Oscillatory Flow in Curved and Straight Tubes: Transport and Transition.
Transport of soluble material is analyzed for volume-cycled oscillatory flow in a curved tube. The Navier -Stokes equations of motion are solved using a regular perturbation method for small ratio of tube radius to radius of curvature and order unity amplitude over a range of the Womersley parameter. A stream function definition of the lateral velocities is defined to satisfy the conservation of mass equation exactly. A pressure-gradient amplitude is specified to satisfy the fluid volume-cycling constraint imposed. Axial velocity profiles and cross-sectional steady streaming velocity profiles are compared to previous theories and experiments. The convection-diffusion transport equation is similarly solved by a regular perturbation scheme where uniform steady end concentrations and no wall flux are assumed. The time-average axial transport, consisting of the diffusive and convective flux of solute is calculated. There is substantial modification of transport compared to the straight tube case and the results are interpreted with respect to pulmonary gas exchange. A Laser Doppler Anemometer is used to analyze volume-cycled oscillatory flow of a Newtonian viscous fluid in a straight circular tube. The working fluid is chosen to match index of refraction with the Plexiglas test section. The axial velocity is measured at radial positions across the diameter of the tube for a wide range of amplitude A = stroke distance/tube radius (2.4 <=q A <=q 21.6) and Womersley parameter (9 < alpha < 33). Transition to turbulence is detected during the decelerating phase of fluid motion for 500 < R_delta < 875, where R_delta = alphaAsurd2 is the Reynolds number based on Stokes layer thickness. This instability is confined to the viscous boundary layer and does not appear in the inviscid core as reported by previous investigators, unless a source of vorticity such as a hot -wire anemometer probe is resident in the flow.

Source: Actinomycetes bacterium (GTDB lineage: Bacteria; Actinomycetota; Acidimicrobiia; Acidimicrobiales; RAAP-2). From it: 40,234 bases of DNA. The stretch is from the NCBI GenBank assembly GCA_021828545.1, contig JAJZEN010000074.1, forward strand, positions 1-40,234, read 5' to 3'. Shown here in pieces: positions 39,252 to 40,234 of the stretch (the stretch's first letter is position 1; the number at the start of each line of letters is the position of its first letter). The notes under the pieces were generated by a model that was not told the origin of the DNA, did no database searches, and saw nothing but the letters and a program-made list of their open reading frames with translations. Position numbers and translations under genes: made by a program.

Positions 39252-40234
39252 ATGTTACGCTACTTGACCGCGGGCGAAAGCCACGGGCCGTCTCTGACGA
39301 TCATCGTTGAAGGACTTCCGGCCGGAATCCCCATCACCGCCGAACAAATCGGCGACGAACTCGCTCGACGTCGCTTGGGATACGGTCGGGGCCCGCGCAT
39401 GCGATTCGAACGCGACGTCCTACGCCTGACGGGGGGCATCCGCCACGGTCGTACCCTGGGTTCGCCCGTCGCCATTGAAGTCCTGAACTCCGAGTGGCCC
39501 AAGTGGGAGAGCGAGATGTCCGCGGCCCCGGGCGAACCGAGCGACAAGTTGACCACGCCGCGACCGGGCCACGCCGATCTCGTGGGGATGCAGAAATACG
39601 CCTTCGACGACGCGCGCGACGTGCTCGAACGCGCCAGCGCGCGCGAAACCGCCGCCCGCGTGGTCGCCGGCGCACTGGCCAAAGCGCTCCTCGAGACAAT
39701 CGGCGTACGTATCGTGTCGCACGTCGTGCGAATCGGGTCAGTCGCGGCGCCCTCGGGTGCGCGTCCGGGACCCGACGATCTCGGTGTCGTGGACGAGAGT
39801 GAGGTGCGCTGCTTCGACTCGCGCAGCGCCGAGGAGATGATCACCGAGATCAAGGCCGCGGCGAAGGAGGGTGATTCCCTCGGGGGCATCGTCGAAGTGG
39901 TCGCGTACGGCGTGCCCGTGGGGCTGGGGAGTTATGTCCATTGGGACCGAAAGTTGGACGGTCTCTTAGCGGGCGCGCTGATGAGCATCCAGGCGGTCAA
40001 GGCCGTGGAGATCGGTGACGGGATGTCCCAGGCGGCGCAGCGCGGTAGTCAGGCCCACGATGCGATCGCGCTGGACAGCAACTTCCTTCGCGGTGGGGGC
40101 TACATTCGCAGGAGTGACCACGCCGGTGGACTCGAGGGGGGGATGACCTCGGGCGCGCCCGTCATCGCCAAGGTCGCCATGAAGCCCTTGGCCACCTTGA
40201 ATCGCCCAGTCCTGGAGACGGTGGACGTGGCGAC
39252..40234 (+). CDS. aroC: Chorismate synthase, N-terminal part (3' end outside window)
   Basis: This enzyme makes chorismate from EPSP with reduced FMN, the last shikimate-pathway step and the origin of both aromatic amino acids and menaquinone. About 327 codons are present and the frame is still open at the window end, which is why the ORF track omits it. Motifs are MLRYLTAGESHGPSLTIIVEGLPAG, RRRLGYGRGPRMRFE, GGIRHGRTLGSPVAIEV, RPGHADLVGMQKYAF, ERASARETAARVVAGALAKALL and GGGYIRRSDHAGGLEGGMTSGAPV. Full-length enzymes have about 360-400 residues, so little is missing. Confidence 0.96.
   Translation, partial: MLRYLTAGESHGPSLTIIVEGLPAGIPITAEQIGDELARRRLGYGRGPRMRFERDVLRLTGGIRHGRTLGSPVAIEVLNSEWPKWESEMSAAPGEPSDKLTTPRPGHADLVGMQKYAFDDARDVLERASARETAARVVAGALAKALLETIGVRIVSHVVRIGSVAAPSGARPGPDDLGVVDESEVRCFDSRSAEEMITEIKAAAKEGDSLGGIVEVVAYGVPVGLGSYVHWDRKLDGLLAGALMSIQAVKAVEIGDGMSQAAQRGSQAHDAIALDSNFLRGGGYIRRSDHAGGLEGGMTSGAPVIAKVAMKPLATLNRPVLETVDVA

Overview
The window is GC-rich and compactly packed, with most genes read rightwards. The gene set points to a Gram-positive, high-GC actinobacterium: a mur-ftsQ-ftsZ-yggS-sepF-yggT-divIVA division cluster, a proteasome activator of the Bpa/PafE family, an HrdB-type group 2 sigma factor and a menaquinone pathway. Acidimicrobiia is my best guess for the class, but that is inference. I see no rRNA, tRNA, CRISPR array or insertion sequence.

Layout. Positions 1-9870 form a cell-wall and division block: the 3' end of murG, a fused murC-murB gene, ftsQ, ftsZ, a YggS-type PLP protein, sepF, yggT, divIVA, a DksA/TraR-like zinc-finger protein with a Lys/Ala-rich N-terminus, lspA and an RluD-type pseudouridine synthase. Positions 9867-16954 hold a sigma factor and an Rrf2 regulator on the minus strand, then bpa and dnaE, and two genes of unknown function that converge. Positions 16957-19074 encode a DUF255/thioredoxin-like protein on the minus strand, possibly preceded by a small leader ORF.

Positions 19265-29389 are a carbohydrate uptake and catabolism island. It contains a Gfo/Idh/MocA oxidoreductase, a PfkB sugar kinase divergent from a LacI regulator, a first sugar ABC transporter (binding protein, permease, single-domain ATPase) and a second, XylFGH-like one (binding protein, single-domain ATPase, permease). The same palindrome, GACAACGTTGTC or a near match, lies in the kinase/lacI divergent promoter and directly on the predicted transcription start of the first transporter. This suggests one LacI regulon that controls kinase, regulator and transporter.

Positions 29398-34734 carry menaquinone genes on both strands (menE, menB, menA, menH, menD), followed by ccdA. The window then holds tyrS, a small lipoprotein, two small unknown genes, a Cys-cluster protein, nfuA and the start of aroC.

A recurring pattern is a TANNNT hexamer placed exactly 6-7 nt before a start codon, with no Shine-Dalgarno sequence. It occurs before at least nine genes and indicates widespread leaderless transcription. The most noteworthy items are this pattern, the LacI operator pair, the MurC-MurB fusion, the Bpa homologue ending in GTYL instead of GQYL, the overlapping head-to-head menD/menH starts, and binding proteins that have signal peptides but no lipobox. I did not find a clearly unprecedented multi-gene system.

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- Engineering: Biomedical; Engineering: Mechanical; Physics: Fluid and Plasma